ADELAIDE, Australia - The pealing of the bells at the cathedral adjacent to the Adelaide Oval sounded more like a death knell to India's players on Saturday as the tourists slumped to 4-0 series defeat by Australia and one of the lowest ebbs in its cricket history.
India's 298-run defeat mercifully ended a series that began as a highly anticipated clash between two sides with a burgeoning rivalry but instead finished with an ignominious defeat for a team that played some of its worst cricket in many tours to Australia.
India lost two tests by an innings margin, and two by over 100 runs. It would likely have been an innings drubbing here too had Australia skipper Michael Clarke enforced the follow-on.
The sweep by Australia mirrored the 4-0 series win by England over India last year, making it eight straight test defeats for India away from home.
The manner of those series defeats would put immense public pressure on selectors to make drastic changes, but acting captain Virender Sehwag has urged them to show patience.
"They should be upset with our performances and I totally agree with them," Sehwag said. "But this is the time the fans should back the team, back the players.
"When we won the World Cup, everybody was happy and everybody was cheering ... now is the time we need the support from everybody. They should back their own team."
Sehwag himself will be one of the veteran batsmen whose test future will come under scrutiny. Rahul Dravid and V.V.S. Laxman are the other experienced players who had uninspiring tours and will be vulnerable if major changes are made.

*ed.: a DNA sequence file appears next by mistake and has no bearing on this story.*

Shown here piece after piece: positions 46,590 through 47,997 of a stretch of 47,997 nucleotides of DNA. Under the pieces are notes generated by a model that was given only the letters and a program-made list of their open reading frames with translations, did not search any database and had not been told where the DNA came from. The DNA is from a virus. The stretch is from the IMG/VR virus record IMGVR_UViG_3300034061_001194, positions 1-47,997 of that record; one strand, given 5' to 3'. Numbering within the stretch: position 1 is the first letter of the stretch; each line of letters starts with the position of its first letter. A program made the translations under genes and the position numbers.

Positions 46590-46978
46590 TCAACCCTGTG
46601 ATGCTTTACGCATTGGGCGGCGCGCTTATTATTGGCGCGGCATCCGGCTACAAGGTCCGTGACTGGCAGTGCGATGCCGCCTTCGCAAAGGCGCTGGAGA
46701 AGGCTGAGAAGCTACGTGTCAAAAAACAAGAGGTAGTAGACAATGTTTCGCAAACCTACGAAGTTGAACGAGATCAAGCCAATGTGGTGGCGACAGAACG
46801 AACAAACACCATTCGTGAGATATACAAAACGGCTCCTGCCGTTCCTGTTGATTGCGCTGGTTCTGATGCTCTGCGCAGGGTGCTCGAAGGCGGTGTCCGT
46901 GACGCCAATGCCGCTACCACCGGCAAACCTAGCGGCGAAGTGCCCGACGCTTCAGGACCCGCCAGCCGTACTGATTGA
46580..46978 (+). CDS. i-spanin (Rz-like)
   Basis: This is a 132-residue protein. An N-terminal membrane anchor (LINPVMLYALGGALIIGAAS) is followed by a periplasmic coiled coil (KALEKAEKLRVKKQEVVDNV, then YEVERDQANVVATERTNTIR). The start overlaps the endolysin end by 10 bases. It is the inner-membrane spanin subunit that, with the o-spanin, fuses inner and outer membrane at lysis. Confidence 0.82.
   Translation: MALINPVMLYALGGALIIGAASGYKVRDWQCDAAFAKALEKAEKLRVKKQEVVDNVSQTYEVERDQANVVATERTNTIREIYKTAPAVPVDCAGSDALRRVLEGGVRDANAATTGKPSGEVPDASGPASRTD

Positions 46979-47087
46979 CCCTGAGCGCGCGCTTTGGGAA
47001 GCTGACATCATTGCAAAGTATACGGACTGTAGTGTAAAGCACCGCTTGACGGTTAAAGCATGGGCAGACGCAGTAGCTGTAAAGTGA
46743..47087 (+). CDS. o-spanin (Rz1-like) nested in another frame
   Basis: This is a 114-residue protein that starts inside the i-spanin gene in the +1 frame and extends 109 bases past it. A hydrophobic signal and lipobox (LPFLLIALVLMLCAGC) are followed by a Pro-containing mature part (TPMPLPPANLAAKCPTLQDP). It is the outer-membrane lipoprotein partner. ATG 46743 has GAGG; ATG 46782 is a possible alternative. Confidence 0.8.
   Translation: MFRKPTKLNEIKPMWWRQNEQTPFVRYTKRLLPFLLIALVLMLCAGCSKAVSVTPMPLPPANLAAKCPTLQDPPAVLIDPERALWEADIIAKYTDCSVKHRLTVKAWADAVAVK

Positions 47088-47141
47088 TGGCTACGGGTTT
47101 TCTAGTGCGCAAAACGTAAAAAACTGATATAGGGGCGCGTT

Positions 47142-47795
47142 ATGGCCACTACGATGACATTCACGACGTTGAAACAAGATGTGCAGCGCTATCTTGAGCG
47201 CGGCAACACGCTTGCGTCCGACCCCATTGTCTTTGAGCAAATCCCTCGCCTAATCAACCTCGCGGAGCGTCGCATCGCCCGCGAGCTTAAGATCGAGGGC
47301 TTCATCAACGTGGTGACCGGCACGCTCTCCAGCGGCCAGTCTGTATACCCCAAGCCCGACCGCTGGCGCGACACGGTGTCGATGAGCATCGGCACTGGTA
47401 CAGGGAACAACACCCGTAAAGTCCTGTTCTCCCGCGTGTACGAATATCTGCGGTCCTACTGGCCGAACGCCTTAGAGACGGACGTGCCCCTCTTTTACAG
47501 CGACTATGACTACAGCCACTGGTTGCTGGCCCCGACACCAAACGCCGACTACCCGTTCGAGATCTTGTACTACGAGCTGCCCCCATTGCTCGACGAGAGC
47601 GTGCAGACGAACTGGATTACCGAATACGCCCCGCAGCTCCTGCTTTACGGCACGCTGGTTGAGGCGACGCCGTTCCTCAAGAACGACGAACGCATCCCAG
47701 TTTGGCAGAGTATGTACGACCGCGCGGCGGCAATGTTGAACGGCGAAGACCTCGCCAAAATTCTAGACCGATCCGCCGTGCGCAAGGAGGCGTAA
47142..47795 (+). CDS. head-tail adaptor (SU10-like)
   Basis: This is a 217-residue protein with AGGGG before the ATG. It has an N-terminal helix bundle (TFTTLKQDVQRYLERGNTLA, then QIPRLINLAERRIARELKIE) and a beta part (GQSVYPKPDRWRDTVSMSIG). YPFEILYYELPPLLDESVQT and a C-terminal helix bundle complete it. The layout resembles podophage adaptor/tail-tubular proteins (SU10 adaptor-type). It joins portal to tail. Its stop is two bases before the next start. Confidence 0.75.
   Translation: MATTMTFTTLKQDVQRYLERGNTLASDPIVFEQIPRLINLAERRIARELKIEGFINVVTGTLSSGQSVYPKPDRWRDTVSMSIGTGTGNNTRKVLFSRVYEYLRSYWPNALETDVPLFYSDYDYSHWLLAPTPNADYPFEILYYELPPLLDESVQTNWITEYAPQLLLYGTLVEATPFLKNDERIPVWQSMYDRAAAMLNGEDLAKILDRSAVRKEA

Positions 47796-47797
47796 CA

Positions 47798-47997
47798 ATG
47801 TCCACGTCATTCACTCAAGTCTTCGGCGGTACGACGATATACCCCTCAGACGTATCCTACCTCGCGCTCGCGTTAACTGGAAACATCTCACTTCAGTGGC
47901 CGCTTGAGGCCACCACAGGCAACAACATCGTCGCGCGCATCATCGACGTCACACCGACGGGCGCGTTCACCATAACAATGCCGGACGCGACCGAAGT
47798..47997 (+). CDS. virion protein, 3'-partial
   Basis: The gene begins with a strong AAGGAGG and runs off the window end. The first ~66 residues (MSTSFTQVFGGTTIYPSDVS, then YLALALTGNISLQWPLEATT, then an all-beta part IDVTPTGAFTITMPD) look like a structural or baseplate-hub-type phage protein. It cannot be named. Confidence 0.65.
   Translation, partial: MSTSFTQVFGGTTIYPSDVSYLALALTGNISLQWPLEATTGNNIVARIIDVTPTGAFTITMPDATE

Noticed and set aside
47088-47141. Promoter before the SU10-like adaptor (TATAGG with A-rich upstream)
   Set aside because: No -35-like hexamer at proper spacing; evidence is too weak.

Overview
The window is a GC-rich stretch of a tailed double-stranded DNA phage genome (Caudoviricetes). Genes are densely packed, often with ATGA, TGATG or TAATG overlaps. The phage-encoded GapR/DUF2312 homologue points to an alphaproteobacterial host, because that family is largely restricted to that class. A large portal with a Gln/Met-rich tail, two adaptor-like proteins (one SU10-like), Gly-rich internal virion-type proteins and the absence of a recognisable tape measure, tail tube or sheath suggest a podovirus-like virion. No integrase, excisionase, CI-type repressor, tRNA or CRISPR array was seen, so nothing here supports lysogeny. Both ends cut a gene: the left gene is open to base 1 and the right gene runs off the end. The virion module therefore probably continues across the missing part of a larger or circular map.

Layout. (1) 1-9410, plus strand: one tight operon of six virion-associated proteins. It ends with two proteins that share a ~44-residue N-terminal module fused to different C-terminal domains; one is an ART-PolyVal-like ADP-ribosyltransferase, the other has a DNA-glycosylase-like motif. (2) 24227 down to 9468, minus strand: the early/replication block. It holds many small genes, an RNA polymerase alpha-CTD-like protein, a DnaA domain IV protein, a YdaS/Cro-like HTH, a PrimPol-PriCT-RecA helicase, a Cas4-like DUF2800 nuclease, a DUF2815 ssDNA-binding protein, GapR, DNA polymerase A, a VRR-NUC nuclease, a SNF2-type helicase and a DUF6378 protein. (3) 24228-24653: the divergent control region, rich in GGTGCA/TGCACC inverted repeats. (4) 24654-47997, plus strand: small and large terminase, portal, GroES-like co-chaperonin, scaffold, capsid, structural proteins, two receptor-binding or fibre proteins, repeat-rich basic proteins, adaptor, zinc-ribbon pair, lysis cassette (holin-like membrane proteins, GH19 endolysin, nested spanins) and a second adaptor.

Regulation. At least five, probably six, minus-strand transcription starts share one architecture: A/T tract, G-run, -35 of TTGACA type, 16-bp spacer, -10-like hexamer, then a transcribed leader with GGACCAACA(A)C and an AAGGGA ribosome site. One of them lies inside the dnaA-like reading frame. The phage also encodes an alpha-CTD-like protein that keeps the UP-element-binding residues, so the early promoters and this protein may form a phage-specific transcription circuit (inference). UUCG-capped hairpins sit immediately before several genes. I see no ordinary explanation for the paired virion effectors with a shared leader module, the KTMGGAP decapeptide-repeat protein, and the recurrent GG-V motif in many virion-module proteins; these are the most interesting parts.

Sachin Tendulkar, at 38, is coming to the end of his career and was unable to reach that elusive 100th international century. However his semi-majestic position in Indian cricket, plus that quest for the 100th ton, should protect him from any batting shakeup.
The Big Four of Tendulkar, Dravid, Sehwag and Laxman contributed only 834 runs across four tests.
Indeed it was young middle-order batsman Virat Kohli who scored the only hundred for the tourists in the series — a brilliant 116 in the first innings here.
"Whenever we were building partnership we were not able to convert them to big ones," said Sehwag, who stood in as captain for the final test because Mahendra Singh Dhoni was suspended because of slow over rates.
"It's not the high expectation taking its toll ...unfortunately we haven't played well as a batting unit. We were looking forward to this series. We have let down our team."
Sehwag agrees a team review is in order after this defeat but said more onus should be on individual players to lift themselves.
Sehwag himself hasn't scored a test century since August 2010 — that's 19 innings since his 109 against Sri Lanka in Colombo.
"I haven't been scoring hundreds overseas in the last few tours. I need to work on my game to score hundreds when I go overseas. It's something for me to work on ... nothing to do with the team.
"We're all experienced players and we're all working hard on our batting skills, and I am confident we'll do well in the coming series."
India's next test series is at home against an in-form New Zealand in September, and will not undertake an overseas test series until it to tours New Zealand in March 2014.